In Iran the official currency is the rial which is comprised of 100 dinars. The value of the rial is currently so insignificant that it is no longer used for accounting purposes. In 1798 the rial was first issued as a coin with a value equivalent to 1250 dinars or 1/8 of a toman. By the year 1825 the rial was no longer in existence and had been replaced by a kran which was equivalent to 1000 dinars or 1/10 of a toman. The rial re-emerged in the year 1932 when it replaced its successor the kran. The new rial was, however, subdivided into 100 dinars. The toman was no longer a form of currency but many Iranians still use this term and consider a toman to be equivalent to 10 rials.
The Denominations of the Iranian Rial
The Iranian Rial is issued, by the Central Bank, in the form of both coins and banknotes. The coins in circulation include the 5, 10, 50, 100, 250 and 500 rials. There are also banknotes in circulation and they include the 100, 200, 500, 1000, 2000, 5000, 10,000 and 20,000 rials with the larger denomination bills necessarily because of the relatively low value of the rial.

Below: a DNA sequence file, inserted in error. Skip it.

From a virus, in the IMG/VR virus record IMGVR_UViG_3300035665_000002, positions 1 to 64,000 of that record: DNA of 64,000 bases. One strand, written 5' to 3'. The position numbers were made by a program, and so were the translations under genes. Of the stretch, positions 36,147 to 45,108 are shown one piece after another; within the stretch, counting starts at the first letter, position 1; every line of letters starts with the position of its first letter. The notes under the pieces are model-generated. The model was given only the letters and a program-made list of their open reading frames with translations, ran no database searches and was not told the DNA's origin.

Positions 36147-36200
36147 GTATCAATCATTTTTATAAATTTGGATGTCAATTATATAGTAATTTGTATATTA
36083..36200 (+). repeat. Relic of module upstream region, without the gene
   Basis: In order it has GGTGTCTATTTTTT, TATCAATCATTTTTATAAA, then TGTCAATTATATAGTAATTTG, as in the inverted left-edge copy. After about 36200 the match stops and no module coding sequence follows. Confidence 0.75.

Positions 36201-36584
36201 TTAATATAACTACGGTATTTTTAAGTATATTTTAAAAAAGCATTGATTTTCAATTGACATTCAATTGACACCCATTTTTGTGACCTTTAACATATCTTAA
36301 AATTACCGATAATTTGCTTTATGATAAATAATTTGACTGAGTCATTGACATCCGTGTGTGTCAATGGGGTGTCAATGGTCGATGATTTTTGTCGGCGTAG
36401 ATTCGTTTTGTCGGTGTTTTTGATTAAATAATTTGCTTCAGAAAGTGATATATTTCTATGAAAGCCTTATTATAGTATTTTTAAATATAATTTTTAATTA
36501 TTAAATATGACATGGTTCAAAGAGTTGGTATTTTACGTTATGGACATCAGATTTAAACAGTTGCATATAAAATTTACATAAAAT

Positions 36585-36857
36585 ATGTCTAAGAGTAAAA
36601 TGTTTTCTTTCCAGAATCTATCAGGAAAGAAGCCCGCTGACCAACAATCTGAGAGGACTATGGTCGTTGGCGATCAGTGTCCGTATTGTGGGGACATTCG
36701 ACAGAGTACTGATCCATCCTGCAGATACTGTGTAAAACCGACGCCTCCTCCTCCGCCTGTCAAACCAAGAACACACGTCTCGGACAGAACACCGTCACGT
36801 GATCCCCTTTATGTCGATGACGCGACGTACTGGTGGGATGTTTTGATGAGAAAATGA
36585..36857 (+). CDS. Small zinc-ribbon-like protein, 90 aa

Investing in the Iranian Rial
The current exchange rate of the Iranian rial is set at one United States dollar equal to approximately 9,072.5 Iranian rials (even more Dinar!). The Iranian rial is not considered stable and is therefore a considered a risky investment. The value of the Iranian rial is prone to spikes and dips making investing in this sensitive currency an investment that has the potential for significant losses or gains.
* This post from Iraqi-dinar.org